1

I work for company A, I interviewed and got an offer from company B with better pay. I notified my boss about this offer and got a counter offer which I accepted.

Fast forward about 8 months later, I get another offer from company C. I want to decline the offer because of 2 reasons:

  1. The pay difference is not significant enough, its more than my current pay but much much less than what I stated as my expected pay in case I join
  2. At company A i manage a team who directly report to me as the line manager. At company C I will not directly manage anyone.

I do not want to tell my current manager that I got another offer with the intention of getting a counter offer from company A, I feel that management might think its a tactic from me to get better pay, but at the same time I do want a pay rise!

In the current position I'm learning a lot as I'm about 3 years into a tech leadership position and experiencing how different it is to just being a developer - basically I'm having fun and loving the current management challenges. I'm also keen to see the product I've been developing and leading come to live when it is finally launched in a couple of months.

How do I bring up this conversation with my manager?

  • Have your responsibilities changed ( i.e. increased ) since your last raise? – sf02 Mar 28 at 14:00
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    So, you're still attending interviews....not very common when you say "basically I'm having fun and loving the current management challenges: – Sourav Ghosh Mar 28 at 14:06
  • @sf02 yes the responsibilities have increased – kev Mar 29 at 9:41
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    @SouravGhosh yes I'm attending interviews. I don't think that someone should stop interviewing even if they are happy in their current position. – kev Mar 29 at 9:42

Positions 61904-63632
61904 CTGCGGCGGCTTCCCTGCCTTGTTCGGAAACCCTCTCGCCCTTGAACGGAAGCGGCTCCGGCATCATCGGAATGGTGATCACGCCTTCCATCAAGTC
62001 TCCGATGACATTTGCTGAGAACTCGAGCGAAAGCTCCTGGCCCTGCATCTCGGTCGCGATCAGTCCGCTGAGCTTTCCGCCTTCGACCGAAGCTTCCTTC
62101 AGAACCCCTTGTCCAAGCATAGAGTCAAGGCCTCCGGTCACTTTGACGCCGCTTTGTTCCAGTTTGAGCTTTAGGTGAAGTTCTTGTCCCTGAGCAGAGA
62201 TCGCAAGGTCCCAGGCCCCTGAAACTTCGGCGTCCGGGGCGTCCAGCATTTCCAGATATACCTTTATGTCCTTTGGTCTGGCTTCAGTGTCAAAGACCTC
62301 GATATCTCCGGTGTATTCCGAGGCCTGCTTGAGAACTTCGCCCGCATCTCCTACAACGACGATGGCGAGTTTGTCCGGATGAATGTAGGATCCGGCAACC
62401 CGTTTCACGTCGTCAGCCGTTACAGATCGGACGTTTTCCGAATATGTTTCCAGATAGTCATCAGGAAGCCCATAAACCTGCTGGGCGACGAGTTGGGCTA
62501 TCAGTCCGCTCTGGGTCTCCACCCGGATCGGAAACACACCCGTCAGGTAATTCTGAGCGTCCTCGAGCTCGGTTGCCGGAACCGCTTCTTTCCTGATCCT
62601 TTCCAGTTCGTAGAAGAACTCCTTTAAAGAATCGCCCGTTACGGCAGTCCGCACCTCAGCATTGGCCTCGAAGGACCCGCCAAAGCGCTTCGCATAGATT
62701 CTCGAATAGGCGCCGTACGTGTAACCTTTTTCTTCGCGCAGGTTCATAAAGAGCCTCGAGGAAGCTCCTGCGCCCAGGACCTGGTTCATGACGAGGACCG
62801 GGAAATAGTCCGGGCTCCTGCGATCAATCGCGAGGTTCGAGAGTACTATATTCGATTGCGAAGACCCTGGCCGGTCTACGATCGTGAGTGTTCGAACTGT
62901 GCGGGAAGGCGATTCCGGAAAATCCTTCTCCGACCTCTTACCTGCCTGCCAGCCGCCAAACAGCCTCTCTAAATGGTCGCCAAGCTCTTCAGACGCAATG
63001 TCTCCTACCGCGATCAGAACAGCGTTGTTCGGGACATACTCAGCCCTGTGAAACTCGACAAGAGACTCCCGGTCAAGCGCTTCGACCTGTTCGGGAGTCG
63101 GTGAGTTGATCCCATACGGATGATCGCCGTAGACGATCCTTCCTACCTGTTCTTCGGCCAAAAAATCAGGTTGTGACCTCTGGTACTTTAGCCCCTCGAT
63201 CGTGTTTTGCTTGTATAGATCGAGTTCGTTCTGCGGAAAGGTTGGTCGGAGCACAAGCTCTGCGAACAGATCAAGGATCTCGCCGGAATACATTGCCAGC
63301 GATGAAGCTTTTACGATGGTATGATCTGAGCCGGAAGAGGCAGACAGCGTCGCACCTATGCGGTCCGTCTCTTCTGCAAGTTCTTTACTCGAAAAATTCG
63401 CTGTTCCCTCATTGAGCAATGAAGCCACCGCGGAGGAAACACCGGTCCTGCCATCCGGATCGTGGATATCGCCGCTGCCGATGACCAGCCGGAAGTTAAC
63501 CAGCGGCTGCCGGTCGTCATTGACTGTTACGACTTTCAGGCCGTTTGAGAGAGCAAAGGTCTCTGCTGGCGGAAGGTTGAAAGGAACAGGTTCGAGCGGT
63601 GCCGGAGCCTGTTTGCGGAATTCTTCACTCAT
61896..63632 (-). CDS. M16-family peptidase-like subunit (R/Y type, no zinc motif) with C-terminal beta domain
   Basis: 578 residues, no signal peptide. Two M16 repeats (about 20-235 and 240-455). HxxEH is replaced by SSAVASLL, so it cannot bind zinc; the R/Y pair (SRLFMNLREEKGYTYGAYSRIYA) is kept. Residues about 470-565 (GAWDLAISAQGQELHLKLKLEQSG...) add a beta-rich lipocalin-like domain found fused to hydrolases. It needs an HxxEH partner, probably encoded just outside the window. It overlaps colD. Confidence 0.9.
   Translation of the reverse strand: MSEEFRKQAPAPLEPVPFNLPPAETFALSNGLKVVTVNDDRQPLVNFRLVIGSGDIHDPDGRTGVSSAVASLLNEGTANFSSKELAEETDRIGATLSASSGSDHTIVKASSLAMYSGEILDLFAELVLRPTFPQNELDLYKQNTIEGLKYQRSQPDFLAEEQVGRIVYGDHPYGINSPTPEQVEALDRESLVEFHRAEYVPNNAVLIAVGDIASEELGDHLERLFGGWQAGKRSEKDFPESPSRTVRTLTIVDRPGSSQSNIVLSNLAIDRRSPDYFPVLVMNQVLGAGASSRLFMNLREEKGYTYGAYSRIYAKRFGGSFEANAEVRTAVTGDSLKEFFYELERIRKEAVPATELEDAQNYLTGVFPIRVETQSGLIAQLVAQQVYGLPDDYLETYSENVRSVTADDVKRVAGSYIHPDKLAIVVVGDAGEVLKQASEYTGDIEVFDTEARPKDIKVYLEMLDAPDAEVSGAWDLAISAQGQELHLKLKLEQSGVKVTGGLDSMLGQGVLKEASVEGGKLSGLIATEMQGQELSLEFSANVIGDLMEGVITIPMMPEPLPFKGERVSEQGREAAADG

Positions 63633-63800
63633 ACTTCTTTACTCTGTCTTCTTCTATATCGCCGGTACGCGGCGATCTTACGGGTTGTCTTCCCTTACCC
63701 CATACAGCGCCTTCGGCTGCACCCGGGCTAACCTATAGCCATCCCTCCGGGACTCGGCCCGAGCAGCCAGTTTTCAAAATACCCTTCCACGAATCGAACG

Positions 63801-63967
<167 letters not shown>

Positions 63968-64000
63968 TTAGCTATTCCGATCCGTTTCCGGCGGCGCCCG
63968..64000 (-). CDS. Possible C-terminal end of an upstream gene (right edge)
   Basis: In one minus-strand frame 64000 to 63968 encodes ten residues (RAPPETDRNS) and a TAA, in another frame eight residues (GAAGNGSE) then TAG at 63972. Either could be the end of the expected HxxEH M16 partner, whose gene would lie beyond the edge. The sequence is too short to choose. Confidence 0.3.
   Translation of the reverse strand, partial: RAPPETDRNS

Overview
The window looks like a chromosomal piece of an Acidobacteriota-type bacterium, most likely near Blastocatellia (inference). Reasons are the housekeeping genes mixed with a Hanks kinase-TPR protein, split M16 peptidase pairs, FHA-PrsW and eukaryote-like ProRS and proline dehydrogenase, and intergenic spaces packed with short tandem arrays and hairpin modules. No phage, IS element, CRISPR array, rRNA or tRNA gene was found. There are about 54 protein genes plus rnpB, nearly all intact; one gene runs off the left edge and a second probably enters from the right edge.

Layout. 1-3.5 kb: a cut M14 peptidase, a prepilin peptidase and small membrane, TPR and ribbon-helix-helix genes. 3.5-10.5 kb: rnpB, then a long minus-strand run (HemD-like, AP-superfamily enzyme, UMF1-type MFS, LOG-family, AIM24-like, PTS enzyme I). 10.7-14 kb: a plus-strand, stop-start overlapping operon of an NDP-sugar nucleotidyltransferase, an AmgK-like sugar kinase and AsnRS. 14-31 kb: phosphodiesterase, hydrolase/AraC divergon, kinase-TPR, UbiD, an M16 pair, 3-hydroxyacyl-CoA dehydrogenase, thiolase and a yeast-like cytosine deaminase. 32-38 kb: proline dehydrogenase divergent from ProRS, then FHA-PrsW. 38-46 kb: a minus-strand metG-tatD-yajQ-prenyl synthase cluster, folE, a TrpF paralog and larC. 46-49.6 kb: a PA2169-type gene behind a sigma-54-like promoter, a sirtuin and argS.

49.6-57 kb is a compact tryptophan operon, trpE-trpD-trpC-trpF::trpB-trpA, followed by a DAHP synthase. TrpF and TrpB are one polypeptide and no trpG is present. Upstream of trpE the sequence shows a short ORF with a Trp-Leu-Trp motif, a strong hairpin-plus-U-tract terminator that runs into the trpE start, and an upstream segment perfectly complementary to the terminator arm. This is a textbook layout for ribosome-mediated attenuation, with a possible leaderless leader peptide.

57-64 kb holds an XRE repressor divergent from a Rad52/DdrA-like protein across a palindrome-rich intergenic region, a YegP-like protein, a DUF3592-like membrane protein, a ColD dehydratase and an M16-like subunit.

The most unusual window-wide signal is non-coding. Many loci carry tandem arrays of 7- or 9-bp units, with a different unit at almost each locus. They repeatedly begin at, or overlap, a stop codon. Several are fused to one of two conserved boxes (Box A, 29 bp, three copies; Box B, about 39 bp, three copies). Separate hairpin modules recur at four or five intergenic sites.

• @kev As I said, nothing wrong, but unusual. – Sourav Ghosh Mar 29 at 11:20
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Pay should be based on the merit of your work, and the value your (current) employer places on it. Pretty much every other factor is a distraction, and building an argument for a raise based on other factors will be risky at best. Looking at this from another perspective, an employer who refuses a raise for other reasons is putting themselves at risk, as well.

If you have a case at your current employer for showing how your work is - to them - worth more than you're getting paid, then sure - ask for a raise, and base the argument on the case you have.

If your only case for asking for a raise is, "I got a better offer somewhere else" then be ready for disappointment - especially if you've used that tactic recently.

As an exercise to help you understand this, imagine if the tables were turned, and your current employer said,

We're going to decrease your pay by 10% because we have been talking to another candidate who would do your job for less.

You'd probably feel like saying something along the lines of, "well wait - I think I'm worth more than that person. I know more, have more skills, etc." - you'd naturally want to bring it back to a merit-based argument, because that's a factor that's meaningful for you, as an individual with a specific contribution to make.

Now imagine they said that to you twice in the same year - sooner or later, you'd just feel like saying, "Fine! Go hire that person. I'm outta here."

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You really, really want to avoid mentioning the offer from company C - coming so soon on the heels of the counter offer to retain you in the situation with company B it's going to absolutely 100% come across as being a "tactic", and to be honest it will probably end up making them thing that you were doing just that the first time as well!

A rival offer can be an effective way to galvanize an employer in to giving you a raise (as you discovered). It's not something that can be done frequently though (unless you really are some irreplaceable genius rockstar astronaut) and to be honest I'd never recommend doing it unless you are completely prepared to take the alternative offer.

If you want a pay rise (and who doesn't!) then you are going to have to do it the "normal" way - make your case to your boss why you are worth more to the company then what they are currently paying you for. Just don't mention Company C.

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